You who are tabernacling in heaven.” This group is contrasted to the ungodly, “those who dwell on the earth.” It is not a question about geographic location and the clause does not refer to angels or disembodied spirits dwelling in heaven. Instead, it refers to saints; the ones who are “tabernacling in heaven.” That is, their lives are oriented toward God and not the world order. They belong to the realm from which Satan was ejected and, therefore, are no longer under his legal jurisdiction (Revelation 7:15, 11:1-2, 13:6).

The warning, “Woe to the earth and the sea, because the Devil has come down to you having great fury,” has in view the assaults of the Dragon against the saints, not against the “inhabitants of the earth.” In Revelation, “wrath” and punitive judgments directed against the “inhabitants of the earth” occur at the instigation of the Lamb, not the Devil. In contrast, Satan’s attacks are launched against the followers of the Lamb (Revelation 6:1-8, 8:5-9:21, 11:7, 13:7-10, 16:1-21).

The Pursuit of Her Seed
  • (Revelation 12:13-17) – “And when the dragon saw that he was cast to the earth, he pursued the woman who had brought forth the manchild. And there were given unto the woman the two wings of the great eagle, that she might fly into the desert, into her place—where she is nourished, a season and seasons and half a season, from the face of the serpent. And the serpent cast out of his mouth, after the woman, water as a river, that he might cause her to be carried away by the stream. And the earth helped the woman, and the earth opened her mouth, and swallowed up the river which the dragon cast out of his mouth. And the dragon was angered against the woman, and went away to make war with the rest of her seed—with them who were keeping the commandments of God, and holding the witness of Jesus;—and he stood upon the sand of the sea” – (The Emphasized Bible).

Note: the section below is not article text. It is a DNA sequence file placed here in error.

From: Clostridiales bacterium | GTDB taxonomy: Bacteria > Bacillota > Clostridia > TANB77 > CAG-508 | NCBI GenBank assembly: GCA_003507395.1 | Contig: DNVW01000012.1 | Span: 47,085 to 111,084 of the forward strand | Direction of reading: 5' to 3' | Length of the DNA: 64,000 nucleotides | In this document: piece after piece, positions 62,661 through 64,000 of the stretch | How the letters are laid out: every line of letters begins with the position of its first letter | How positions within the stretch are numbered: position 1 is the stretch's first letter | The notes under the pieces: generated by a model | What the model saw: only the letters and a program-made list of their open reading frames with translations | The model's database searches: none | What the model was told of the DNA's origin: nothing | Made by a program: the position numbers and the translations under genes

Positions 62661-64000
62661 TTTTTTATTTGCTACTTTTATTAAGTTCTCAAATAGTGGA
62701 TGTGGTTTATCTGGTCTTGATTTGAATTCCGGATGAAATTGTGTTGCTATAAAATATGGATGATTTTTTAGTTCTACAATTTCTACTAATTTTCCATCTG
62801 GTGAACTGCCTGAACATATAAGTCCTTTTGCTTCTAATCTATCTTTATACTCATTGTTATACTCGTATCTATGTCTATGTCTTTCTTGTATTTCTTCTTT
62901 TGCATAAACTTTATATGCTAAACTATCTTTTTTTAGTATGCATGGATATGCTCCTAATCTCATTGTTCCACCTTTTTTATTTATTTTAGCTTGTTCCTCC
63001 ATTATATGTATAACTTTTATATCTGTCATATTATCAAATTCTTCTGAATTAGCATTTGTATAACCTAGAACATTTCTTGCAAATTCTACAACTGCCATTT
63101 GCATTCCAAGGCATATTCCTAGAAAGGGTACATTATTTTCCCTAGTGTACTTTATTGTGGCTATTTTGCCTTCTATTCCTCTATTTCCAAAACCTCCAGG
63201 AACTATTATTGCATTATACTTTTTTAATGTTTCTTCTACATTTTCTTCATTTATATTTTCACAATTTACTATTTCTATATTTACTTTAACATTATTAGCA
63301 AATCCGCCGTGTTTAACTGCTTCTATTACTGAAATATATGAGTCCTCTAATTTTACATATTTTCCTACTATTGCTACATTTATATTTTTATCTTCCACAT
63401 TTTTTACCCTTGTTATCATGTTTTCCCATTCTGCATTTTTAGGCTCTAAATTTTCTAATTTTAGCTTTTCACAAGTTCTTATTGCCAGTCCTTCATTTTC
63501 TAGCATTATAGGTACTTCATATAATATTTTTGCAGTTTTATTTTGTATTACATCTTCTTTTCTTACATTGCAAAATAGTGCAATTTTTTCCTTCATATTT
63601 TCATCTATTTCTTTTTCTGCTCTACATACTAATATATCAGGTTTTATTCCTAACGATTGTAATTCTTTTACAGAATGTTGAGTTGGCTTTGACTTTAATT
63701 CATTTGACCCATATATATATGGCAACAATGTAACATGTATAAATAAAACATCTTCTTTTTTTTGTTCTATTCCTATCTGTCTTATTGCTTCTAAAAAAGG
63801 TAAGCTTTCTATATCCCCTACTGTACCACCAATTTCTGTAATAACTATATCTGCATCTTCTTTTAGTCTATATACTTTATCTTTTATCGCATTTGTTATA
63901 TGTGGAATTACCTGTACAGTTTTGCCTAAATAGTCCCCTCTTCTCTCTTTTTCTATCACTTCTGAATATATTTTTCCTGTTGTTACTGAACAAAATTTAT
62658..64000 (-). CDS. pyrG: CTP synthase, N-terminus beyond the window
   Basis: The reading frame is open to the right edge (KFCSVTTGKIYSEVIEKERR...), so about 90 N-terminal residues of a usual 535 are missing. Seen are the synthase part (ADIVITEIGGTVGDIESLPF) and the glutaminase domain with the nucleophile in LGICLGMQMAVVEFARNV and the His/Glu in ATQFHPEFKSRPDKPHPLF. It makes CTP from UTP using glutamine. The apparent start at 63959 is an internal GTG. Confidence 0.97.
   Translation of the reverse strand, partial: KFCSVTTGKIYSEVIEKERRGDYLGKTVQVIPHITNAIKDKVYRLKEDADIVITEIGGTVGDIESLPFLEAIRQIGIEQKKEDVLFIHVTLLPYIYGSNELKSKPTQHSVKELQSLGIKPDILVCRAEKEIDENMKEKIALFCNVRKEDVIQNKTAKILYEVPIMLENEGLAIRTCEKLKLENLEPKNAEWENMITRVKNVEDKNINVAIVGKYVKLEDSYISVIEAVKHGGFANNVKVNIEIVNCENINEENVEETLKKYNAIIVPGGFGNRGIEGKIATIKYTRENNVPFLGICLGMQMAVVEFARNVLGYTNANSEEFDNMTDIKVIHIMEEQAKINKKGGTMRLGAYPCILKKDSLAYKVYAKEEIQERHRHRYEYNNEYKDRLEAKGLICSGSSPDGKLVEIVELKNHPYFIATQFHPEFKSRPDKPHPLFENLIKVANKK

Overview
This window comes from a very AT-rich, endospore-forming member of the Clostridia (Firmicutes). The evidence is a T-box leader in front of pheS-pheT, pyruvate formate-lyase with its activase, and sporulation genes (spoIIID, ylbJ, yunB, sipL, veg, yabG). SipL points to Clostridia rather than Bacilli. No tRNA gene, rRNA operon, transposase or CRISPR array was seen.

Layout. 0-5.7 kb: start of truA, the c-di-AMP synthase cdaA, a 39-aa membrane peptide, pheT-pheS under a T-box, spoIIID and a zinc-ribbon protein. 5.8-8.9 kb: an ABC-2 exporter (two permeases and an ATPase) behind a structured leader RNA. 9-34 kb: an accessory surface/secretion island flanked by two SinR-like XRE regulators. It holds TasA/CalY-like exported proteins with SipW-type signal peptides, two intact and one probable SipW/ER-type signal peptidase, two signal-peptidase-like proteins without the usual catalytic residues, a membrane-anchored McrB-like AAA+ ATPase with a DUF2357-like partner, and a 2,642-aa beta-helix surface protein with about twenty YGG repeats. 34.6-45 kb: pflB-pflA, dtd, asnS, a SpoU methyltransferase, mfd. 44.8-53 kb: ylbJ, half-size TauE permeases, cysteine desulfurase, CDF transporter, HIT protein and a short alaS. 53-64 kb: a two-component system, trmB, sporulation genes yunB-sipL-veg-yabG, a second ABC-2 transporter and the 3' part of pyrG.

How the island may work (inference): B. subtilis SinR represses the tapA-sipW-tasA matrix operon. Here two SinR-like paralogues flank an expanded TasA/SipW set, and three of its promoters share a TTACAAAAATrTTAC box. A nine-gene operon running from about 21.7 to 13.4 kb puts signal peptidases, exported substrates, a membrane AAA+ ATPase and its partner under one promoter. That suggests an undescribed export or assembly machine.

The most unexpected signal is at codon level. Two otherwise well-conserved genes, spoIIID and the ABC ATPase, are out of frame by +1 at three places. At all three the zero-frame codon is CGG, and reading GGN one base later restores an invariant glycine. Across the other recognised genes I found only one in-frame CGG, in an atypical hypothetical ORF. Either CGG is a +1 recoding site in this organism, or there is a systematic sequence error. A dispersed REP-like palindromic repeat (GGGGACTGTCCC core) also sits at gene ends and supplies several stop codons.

The Dragon vents his rage by persecuting the Woman. She is nourished in the wilderness for a “time, times half a time,” Daniel’s period of persecution of the saints (Daniel 7:25, 12:7). God’s “nourishing” of the Woman alludes to the story of Yahweh feeding Israel in the Wilderness with “manna” (Exodus 16:15-35).

The description of the “two wings of the eagle” alludes to Exodus 19:3-4: